June 28, 2015
An Older Tycho
Originally published June 27, 2004
Image Credit: John Sussenbach
An Older Tycho
Have you ever set up your telescope when the Moon is about 9 days old and scanning the terminator said, "Must be a great libration, Tycho is pretty far south tonight"? I have, and then I realized that I've been fooled once again by Tycho's look-alike, Moretus. Like the pair Eratosthenes and Copernicus, Moretus is the older and over-shadowed lesser twin of one of the best known craters on the Moon. But Moretus is worth a second look for it is another classic example of a complex lunar crater. Its 114 km diameter rim steps down via one large scarp and a jumble of terraces to a flat floor 3.95 km below the rim crest. John's photo shows parallel banding in the wall - traces of the original terraces. The floor is mostly smooth (impact melt?) and this Lunar Orbiter IV image reveals a narrow rille that seems unusual for impact melt. There is also a large central peak and some low hills, especially to the west. Orbiter images also show subdued secondary craters to the northwest, and a search at full Moon shows that Moretus is invisible - no rays nor rim brightness remain. The lack of rays is consistent with the number of superposed impact craters on Moretus' floor - it is an older crater of Eratosthenian age.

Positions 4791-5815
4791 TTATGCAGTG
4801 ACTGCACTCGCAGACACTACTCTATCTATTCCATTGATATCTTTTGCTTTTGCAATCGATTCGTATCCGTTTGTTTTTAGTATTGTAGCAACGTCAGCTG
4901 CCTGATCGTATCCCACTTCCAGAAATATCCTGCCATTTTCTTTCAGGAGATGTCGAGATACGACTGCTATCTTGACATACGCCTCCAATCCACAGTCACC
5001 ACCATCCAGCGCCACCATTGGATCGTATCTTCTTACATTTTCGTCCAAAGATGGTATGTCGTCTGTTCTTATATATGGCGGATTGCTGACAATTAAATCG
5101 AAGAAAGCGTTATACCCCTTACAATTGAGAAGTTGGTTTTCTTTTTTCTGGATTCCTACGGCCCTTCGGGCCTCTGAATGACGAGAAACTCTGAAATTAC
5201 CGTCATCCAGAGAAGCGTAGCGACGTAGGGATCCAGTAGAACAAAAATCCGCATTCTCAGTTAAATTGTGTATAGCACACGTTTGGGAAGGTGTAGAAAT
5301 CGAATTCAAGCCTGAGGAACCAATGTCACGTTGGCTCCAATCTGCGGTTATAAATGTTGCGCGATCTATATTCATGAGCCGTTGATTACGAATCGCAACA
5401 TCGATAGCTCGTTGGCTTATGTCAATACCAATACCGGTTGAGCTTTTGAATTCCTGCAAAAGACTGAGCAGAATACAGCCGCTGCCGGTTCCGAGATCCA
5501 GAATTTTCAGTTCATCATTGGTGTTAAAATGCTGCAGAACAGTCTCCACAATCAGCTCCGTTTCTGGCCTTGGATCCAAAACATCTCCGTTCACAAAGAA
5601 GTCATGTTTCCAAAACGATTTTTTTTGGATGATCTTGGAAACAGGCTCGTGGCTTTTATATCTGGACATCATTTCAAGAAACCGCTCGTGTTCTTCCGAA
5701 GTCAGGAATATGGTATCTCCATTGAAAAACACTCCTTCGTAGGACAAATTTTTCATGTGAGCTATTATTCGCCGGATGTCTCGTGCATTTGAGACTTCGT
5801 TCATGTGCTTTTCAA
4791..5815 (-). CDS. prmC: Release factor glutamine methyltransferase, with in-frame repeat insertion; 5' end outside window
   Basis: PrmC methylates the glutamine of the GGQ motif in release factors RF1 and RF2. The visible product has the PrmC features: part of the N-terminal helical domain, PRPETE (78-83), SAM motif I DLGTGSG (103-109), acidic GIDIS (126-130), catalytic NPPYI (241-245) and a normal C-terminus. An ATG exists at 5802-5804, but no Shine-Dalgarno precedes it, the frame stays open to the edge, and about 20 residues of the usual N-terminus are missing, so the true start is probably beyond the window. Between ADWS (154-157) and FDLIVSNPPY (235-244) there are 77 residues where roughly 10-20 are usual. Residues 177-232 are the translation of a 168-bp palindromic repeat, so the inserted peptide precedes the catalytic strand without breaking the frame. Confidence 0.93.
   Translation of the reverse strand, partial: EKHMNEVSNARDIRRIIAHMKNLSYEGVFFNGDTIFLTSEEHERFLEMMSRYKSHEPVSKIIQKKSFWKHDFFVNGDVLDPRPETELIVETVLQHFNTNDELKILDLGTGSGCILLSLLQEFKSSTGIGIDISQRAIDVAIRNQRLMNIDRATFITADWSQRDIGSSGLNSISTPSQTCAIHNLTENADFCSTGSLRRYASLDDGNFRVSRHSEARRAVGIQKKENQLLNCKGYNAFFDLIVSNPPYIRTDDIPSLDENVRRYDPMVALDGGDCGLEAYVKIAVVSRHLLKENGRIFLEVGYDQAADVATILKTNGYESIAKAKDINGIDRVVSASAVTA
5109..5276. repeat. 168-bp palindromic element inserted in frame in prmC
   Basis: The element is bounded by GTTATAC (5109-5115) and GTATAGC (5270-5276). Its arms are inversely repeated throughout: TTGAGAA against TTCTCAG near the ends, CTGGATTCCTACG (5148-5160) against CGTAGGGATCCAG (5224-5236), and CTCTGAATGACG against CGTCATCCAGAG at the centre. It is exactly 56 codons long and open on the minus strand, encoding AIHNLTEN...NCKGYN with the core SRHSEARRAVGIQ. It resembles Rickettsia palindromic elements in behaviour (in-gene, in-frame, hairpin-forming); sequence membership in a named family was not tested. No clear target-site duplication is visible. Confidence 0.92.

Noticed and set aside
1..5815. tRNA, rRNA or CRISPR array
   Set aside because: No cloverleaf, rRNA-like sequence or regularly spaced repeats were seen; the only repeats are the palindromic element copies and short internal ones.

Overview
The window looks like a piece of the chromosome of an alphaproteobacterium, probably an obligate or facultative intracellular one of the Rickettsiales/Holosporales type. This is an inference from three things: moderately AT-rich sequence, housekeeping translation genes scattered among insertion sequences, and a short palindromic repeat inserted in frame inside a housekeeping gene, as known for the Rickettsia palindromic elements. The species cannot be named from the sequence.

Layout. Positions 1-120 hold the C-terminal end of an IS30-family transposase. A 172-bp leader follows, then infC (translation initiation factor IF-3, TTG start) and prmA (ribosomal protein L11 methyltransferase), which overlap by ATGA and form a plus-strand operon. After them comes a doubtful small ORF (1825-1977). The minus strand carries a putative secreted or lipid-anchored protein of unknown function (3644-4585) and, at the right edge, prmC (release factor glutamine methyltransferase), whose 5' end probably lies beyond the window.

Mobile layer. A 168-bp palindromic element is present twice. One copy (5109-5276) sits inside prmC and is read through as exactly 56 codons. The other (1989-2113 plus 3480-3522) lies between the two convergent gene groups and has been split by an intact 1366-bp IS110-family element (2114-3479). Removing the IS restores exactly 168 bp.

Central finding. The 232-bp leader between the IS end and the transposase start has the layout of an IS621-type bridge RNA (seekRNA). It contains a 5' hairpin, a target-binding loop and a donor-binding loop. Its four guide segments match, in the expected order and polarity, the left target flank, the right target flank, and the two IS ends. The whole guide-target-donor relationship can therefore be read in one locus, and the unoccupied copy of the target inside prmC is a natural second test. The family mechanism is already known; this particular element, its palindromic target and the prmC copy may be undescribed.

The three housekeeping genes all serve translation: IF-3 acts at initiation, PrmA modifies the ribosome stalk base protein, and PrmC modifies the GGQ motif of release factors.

Yesterday's LPOD: An Older Copernicus
Tomorrow's LPOD: LACs and More!
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